The upcoming votes come eight months after lawmakers passed HB278, which, as originally drafted, called on the DSU board of trustees, in consultation with the Utah Board of Higher Education, to select and recommend a name for the institution and, if the boards choose, forward the name to the Legislature.
The bill sailed through a House committee and passed handily in the House but stalled in the Senate amid complaints the process had been rushed, that many residents in southern Utah did not support a name change and that changing the name was tantamount to cancel culture. An amended bill established expectations for a public process to further study and discuss the university’s name with the community.
Former DSU trustee Julie Beck, who chaired the trustees’ name recommendation committee and who has described the public vetting as an “exhaustive pursuit,” said the process started with “what I call listening with a vengeance.”
Beck said she has been involved with global organizations for many years and has overseen many complex and important projects.
“However, there’s nothing I have participated in during my life that I feel better about than the process which was undertaken to fulfill HB278. The process you outlined in the legislation was followed exactly, and it allowed the committee to look beyond snap judgments, personal opinions and powerful emotions, and provided a direct path to an extremely well-thought-out decision,” Beck said.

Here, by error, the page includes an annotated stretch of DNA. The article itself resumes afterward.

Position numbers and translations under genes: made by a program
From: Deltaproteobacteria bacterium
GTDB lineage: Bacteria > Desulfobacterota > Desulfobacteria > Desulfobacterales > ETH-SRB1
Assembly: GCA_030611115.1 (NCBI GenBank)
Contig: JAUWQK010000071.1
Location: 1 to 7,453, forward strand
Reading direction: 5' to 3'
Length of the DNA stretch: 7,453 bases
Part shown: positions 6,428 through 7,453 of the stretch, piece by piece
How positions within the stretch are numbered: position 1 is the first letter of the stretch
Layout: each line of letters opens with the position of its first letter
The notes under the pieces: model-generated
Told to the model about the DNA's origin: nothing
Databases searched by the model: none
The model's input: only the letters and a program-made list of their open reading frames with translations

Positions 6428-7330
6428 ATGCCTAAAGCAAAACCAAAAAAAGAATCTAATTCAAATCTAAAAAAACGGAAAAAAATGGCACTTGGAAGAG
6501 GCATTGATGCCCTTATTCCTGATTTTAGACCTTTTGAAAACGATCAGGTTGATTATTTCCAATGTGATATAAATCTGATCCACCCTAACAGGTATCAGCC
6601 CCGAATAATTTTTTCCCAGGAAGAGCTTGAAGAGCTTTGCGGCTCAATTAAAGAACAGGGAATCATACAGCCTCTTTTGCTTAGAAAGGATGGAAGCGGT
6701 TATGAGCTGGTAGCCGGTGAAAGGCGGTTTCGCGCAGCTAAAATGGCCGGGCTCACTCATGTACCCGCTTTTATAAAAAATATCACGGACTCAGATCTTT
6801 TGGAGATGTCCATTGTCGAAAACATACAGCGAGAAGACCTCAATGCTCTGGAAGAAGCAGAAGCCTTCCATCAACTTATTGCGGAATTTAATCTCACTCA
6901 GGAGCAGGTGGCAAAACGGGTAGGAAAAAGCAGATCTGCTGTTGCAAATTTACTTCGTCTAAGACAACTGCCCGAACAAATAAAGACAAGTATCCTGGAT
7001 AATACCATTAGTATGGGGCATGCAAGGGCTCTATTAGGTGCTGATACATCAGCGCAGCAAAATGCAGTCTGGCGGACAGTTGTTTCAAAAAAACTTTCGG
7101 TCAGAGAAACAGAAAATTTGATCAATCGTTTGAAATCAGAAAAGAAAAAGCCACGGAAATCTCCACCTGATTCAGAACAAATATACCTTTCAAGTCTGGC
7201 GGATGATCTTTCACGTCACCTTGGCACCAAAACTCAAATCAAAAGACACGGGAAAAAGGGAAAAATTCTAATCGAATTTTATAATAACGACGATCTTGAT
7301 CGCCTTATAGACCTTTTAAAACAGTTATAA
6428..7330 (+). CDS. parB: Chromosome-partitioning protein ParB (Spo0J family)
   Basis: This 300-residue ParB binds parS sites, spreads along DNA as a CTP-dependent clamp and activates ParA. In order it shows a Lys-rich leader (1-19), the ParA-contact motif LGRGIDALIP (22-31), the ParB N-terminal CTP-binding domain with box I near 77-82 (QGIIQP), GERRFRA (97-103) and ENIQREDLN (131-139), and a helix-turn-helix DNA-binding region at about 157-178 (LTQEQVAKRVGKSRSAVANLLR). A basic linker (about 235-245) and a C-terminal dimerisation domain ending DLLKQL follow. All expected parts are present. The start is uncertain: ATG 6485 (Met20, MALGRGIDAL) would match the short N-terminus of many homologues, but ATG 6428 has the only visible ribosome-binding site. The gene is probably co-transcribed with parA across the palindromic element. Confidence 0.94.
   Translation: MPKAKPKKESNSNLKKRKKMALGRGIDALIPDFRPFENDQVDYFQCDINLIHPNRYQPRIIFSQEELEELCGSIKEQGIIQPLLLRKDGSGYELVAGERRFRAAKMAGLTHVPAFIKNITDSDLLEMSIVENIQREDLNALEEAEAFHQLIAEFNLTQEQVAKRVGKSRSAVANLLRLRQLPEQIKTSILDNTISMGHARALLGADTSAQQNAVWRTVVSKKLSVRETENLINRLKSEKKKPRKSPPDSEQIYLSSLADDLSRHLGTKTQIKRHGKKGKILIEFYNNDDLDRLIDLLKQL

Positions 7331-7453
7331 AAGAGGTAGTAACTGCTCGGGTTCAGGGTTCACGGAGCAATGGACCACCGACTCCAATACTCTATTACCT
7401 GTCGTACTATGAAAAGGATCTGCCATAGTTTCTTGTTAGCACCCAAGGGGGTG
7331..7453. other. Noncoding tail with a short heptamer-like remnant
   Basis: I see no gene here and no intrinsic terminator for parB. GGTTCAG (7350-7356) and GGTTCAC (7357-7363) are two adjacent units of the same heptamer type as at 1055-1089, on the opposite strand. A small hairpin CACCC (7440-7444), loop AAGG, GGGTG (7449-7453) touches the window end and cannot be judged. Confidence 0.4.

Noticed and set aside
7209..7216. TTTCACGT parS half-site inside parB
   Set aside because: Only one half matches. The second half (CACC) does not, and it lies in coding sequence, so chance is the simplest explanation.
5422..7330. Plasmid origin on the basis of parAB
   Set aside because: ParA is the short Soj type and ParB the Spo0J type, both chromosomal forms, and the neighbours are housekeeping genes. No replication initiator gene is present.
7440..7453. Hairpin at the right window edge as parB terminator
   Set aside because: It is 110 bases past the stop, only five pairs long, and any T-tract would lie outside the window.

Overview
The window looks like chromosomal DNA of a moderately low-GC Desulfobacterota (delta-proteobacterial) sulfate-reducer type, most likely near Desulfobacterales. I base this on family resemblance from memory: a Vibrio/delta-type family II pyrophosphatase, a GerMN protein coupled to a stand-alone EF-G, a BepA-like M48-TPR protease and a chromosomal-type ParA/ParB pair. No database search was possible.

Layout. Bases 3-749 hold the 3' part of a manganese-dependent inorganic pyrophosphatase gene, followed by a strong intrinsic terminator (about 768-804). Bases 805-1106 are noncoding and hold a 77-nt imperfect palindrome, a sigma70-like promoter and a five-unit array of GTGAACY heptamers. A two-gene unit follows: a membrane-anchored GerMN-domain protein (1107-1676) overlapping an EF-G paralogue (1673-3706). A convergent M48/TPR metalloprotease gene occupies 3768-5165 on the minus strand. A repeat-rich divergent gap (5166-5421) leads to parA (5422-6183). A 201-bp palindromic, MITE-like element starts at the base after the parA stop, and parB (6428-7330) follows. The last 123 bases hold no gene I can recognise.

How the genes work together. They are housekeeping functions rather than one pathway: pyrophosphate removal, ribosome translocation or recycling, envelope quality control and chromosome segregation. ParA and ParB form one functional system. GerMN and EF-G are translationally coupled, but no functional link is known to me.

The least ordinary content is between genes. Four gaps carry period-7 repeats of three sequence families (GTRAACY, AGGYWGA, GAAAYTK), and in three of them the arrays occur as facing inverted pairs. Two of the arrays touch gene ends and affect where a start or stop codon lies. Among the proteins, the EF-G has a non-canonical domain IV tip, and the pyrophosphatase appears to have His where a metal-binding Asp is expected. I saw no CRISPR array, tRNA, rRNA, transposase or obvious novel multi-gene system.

But others, like St. George attorney Tim Anderson, said the decisions have relied on a study by the Cicero Group commissioned by the university that had focus groups examine conduct and events that occurred several decades ago.
“That’s when there were about 5,100 to 7,100 people in St. George. Now there’s like about 95,000 so you didn’t get a current perception” or data that reflects current-day perceptions of the university, he said.
“When that happened, that triggered the problem. What blew up the community is when the university with its agents went out and implicated racism with impunity,” he said. “We resent it. We think the university should back off.”
As for creating a tech school, “we’re all for that. But it’s not a tech school at this point. It doesn’t have enough programs in that area,” Anderson said, suggesting that the university should instead create a polytechnic institute. “But you don’t change the whole thing. I would suggest you look at it that way.”
The institution has had seven name changes since it was established in 1911, each with Dixie except for its inaugural name, St. George Stake Academy, according to a university website.
The Cicero Group study that considered the impacts of the Dixie name found that it had become “increasingly problematic for our students and alumni” due to racial connotations, and it has hindered the university’s ability to recruit students, faculty and staff. Moreover, it has limited its ability to build partnerships and obtain grants and funding.”
Discussions about the name have been going on for 30 years but intensified after protests across the country following George Floyd’s murder last summer while in police custody, according to DSU President Williams.
“It’s all tied around the ties to the Confederacy. It first started with the Confederate flag, went to a Rebel nickname and to the mascot. Every president that had preceded me has had something that they’ve had to change. We haven’t changed the right thing, which is going to be the name of the institution,” Williams said.
In January, Intermountain Healthcare changed the name of its hospital in Washington County from Dixie Regional Medical Center to Intermountain St. George Regional Hospital.
The nation’s social justice reckoning also prompted the country music group formerly known as the Dixie Chicks to change its name to “The Chicks.”